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Red flag guidance for members of Supervisory Councils of banks. Capital

Category: Corporate Governance

Good decisions begin with good information.

A bank’s Supervisory Council needs concise, accurate, and timely reports to help it perform its fiduciary responsibilities. This section of the material provides a detailed guidance on the examples of the information, generally found in reports to the members of Supervisory Council of the commercial bank.

It highlights red flags — «Indicators of possible concern» — ratios or trends that may signal existing or potential problems. Wherever possible, the source from which the ratios are derived is presented in the form of an extracts from the financial statements of the bank. For this purpose, the model illustrative bank financial statements were used.


Capital is the cushion that protects banks and their customers and shareholders against loss resulting from the assumption of risk. As a result, the adequacy of capital is very closely related to the individual risk profile of each bank. Overall capital adequacy of a bank is measured both quantitatively and qualitatively. The quantitative analysis focuses on risk-based and leverage ratios.

The qualitative assessment considers the quality and level of earnings, the quality of assets, the bank ‘s business strategy, the effectiveness of risk management, and management ‘s overall ability to identify, measure, monitor, and control risk. Management board and Supervisory Council determine how much capital the bank must hold. This determination may change over time based on the risk inherent in the bank ‘s business profile, dividend expectations of the bank’s shareholders, economic variables that affect the bank’s market or customer base, and other factors. Although banks must maintain minimum capital ratios established in risk-based capital guidelines, most banks are expected to maintain a capital ratio higher than those minimums.

Adequate capital supports future growth, fosters public confidence in the bank’s condition, provides for adequate capacity under the lending limit to serve customers’ needs, and protects the bank from unexpected losses. The following ratios can help directors evaluate the bank ‘s capital adequacy and monitor compliance with regulatory minimum requirements:

Tier 1 capital/adjusted average assets — the amount of capital supporting the bank’s loans and other assets. Tier 1 capital includes the purest and most stable forms of capital.

Tier 1 capital/risk-weighted assets (tier 1 risk-based ratio) and total capital/risk-weighted assets (total risk-based ratio)—the amount of capital in relation to the amount of credit risk associated with assets on and off the balance sheet. Total capital adds limited amounts of other capital to the tier 1 level.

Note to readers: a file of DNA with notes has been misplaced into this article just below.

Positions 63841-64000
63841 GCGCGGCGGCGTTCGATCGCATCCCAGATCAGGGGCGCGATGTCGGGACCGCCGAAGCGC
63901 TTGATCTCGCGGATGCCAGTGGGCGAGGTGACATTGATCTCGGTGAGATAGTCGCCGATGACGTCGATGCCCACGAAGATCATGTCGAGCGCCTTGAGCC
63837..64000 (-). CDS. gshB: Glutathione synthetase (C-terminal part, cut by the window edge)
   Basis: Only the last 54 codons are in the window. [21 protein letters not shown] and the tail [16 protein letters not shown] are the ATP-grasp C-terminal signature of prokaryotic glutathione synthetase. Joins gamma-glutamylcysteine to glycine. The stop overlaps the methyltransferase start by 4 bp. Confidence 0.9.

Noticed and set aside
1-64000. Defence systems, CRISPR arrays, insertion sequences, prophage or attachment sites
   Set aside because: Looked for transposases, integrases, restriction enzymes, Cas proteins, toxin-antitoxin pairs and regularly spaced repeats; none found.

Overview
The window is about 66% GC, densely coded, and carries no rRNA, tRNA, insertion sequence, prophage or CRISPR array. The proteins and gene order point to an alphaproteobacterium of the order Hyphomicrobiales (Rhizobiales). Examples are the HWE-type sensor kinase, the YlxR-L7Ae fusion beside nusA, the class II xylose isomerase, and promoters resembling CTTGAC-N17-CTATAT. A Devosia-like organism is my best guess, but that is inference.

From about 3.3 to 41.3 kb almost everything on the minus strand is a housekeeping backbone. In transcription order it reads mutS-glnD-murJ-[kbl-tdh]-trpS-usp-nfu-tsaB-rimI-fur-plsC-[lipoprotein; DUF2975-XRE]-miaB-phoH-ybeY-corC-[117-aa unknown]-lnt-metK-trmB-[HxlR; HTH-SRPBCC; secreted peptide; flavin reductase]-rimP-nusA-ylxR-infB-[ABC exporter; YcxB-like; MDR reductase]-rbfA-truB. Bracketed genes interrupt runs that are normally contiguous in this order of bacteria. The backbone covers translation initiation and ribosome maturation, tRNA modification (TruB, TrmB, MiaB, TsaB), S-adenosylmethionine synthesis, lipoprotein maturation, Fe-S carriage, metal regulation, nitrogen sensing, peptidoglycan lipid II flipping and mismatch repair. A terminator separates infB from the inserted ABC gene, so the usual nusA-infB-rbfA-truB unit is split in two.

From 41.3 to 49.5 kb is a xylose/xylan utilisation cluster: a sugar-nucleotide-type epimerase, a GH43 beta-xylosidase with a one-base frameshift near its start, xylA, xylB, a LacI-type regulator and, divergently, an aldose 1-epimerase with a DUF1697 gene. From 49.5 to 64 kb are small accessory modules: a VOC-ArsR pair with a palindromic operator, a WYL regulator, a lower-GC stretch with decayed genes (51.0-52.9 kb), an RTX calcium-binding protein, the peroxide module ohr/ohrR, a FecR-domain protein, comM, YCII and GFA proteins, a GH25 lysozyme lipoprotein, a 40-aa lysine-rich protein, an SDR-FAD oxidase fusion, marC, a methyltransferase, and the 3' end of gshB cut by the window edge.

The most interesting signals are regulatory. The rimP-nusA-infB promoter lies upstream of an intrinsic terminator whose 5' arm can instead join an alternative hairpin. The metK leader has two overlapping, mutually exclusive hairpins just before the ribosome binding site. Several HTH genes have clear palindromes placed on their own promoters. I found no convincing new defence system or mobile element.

Cash dividends/net income —the percentage of net income paid out to shareholders in dividends.

Equity growth rate versus asset growth rate —measures the extent to which capital growth is keeping pace with asset growth.

Capital Red Flags:

Ratios below «adequately capitalized.» (tier 1 capital is less then 8 %)

Declining capital levels or ratios.

Concentration in nontraditional activities.

The Supervisory Council’s review of earnings focuses on the quantity, trend, and sustainability or quality of earnings. A bank with good earnings performance can expand, remain competitive, augment its capital funds, and, at the same time, provide a return to shareholders through dividends. When a bank ‘s quantity or quality of earnings diminishes, the cause is usually either excessive or inadequately managed credit risk or high levels of market risk. High credit risk, which often requires the bank to add to its loan loss provision, may result in loan losses; high market risk may increase the volatility of an institution ‘s earnings from interest rate changes. The quality of earnings may also be diminished by undue reliance on extraordinary gains, nonrecurring events, or favorable tax effects. Future earnings may be adversely affected by an inability to forecast or control funding and operating expenses, improperly executed or ill-advised business strategies, or poorly managed or uncontrolled exposure to other risks.

The level and trend of the following measures, compared with the bank’s previous performance and the current performance of peer banks, are important in evaluating earnings:

Earnings Red Flags:

Significant increases or decreases in non-interest income;

Significant variances from budgeted amounts on income / expense items and balance sheet accounts;

Significantly higher or lower average personnel expenses than peer banks;

Significant variances in the Return on Average assets, Return on Equity or Non Interest Margin from prior periods and as compared to peer group.

Earnings Red Flags:

Significant increases or decreases in noninterest income.

Significant variances from budgeted amounts on income/ expense items and balance sheet accounts.

Significantly higher or lower average personnel expenses than peer banks.

Significant variances in the ROAA, ROE, or NIM from prior periods and as compared to peer group.

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